“And Happy Birthday To You” is one of the lucky thirteen tunes on my new ukulele CD, Smile, Smile, Smile.” My buddy, Craig Fundyga, adds just the right splash of drums AND vibes to give this song a sassy island vibe. And with the ukulele and bass, it’s a real “feel-good” ode to, shall we say, mortality.  Yes I’m adding one more song to the pantheon of birthday tunes but this one has an added caveat: “The more candles on your cake, the brighter you light shines.”

So shine on…

CD Progress Report:

The music and artwork are now at the CD processing plant in New Jersey. I think I love New Jersey. Hopefully I will have the album in hand by early July. “Smile, Smile, Smile” will be available for sale on my website and online stores like iTunes, Amazon, CD Baby later in the summer. I will keep you posted.

 

 

HELLO? GOODBYE? SING ALONG!

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“There’s a little goodbye in ev’ry hello.” Now that’s a sobering thought. Who wants to think about “ending” just as we are “beginning” — a friendship, a love affair, a you-name-it relationship with a who or a what?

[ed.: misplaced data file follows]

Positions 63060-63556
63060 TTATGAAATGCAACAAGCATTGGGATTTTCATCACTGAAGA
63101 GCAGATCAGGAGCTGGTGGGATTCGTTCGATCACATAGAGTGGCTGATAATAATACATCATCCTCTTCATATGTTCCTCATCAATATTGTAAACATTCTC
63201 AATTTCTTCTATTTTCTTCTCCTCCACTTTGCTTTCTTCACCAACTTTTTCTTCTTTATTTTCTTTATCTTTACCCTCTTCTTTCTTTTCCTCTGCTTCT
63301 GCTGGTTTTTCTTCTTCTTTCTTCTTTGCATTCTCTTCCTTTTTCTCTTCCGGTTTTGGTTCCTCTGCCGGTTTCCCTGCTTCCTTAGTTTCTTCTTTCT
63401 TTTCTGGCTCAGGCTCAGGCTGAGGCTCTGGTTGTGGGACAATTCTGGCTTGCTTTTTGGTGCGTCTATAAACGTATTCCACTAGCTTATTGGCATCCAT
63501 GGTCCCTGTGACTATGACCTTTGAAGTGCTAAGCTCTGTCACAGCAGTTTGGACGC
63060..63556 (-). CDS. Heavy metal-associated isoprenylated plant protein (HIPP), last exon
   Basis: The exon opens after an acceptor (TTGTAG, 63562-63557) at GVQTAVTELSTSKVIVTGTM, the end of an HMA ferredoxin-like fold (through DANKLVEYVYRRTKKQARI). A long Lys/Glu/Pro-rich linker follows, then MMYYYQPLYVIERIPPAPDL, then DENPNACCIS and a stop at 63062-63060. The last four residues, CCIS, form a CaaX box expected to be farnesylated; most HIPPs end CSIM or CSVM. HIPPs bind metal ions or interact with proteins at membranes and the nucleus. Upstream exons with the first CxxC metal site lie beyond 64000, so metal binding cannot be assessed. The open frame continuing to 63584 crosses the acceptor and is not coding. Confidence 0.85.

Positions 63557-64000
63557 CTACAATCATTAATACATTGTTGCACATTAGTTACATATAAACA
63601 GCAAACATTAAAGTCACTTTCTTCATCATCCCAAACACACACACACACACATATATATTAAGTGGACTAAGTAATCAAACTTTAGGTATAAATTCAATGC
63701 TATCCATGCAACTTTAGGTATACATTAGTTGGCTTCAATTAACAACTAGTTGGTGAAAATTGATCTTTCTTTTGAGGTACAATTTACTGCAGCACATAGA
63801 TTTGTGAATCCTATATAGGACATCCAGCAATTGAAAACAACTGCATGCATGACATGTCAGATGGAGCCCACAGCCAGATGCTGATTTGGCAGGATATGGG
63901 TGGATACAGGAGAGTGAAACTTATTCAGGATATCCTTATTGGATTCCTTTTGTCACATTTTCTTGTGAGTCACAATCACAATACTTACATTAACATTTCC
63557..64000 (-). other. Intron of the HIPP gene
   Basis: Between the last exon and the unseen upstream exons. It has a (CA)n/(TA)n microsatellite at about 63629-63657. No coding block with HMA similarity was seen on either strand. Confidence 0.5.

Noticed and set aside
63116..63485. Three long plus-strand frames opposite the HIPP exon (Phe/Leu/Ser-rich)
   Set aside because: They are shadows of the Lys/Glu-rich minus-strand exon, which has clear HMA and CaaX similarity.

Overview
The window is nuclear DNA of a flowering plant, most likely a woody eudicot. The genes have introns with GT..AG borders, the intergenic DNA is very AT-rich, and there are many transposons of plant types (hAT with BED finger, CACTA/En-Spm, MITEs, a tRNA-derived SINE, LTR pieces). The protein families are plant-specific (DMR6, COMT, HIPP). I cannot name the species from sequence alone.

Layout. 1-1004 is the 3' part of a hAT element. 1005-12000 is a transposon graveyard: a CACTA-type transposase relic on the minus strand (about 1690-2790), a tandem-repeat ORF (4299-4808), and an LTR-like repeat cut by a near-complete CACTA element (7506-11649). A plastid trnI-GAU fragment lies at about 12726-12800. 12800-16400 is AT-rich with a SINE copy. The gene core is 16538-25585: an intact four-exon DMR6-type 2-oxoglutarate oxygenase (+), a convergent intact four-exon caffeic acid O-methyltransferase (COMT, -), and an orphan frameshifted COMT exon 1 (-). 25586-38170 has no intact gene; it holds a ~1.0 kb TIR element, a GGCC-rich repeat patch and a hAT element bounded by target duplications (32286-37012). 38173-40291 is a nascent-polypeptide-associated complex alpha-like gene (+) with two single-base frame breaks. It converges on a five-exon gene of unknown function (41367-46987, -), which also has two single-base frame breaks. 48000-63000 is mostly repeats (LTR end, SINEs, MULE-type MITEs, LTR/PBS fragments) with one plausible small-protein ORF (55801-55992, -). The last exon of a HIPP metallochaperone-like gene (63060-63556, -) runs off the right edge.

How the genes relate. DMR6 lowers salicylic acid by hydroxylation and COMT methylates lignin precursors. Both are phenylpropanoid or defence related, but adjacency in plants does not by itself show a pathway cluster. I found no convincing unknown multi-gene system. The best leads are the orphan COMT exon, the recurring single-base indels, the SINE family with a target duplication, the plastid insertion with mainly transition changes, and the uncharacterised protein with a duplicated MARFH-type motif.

And this happens to be one of the songs on my new ukulele CD “Smile, Smile, Smile.” The idea for this tune begins the day I learn that one of my mentors has died. First there is “the phone call.” Then the rush of emotions that follows when “goodbye” smacks you in the face. And the heart.

And wouldn’t you know it, I also have a gig that day… “Happy Hour” at a fancy retirement home across town. Oh lovely. What I really want to do is crawl back into bed, pull the blanket over my head and wish the world away. Hanging out with slightly inebriated seniors and singing songs like “On the Sunny Side of the Street” is not my idea of happy. Well not today anyway.

But this mentor, along with my other teachers, taught me to “be a pro.” To show up at the gig, no matter how I’m feeling.  And on time. Prepared. Looking good. They drilled it into my bones and doing an ostrich dance is not an option. So I slap on the Maybelline, grab a colorful frock from the closet and go to work.